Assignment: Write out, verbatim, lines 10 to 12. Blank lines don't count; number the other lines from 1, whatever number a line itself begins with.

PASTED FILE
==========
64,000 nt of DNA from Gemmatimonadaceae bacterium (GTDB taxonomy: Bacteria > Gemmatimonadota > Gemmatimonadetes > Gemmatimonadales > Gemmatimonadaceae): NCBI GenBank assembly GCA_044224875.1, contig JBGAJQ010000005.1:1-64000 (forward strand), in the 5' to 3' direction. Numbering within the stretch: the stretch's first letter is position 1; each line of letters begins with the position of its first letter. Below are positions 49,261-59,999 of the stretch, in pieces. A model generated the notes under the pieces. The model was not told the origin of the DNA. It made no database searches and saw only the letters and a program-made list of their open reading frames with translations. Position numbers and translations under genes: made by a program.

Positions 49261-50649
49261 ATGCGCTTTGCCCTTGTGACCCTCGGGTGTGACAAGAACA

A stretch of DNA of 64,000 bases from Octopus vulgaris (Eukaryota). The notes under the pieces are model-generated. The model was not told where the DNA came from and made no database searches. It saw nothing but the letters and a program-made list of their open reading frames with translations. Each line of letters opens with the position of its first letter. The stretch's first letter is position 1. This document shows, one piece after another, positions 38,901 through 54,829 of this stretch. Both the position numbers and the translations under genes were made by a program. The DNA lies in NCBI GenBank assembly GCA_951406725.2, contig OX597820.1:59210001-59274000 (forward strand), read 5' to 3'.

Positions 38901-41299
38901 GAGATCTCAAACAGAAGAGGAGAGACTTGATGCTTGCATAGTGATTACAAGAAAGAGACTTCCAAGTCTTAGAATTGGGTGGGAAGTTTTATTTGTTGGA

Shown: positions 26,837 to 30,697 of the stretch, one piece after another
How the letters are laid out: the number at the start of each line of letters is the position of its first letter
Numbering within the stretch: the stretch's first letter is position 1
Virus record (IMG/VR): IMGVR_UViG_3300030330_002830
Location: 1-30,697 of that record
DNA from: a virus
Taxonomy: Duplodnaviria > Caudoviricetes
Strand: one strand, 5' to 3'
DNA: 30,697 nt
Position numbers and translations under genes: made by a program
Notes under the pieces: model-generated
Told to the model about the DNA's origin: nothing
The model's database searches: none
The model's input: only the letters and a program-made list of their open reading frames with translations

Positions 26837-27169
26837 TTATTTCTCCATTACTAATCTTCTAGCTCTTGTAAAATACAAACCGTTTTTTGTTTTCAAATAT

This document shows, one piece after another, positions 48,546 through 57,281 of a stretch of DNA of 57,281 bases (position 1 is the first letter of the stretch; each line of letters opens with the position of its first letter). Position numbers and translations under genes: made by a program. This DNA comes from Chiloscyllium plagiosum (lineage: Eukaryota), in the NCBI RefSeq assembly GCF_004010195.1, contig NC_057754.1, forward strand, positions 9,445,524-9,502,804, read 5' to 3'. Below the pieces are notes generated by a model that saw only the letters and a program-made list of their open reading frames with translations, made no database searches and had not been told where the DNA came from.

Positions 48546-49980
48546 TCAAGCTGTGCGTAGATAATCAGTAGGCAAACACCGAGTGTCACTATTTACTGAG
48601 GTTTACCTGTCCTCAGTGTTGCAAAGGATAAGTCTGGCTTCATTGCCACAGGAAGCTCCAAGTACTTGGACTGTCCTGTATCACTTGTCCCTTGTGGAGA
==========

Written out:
Virus record (IMG/VR): IMGVR_UViG_3300030330_002830
Location: 1-30,697 of that record
DNA from: a virus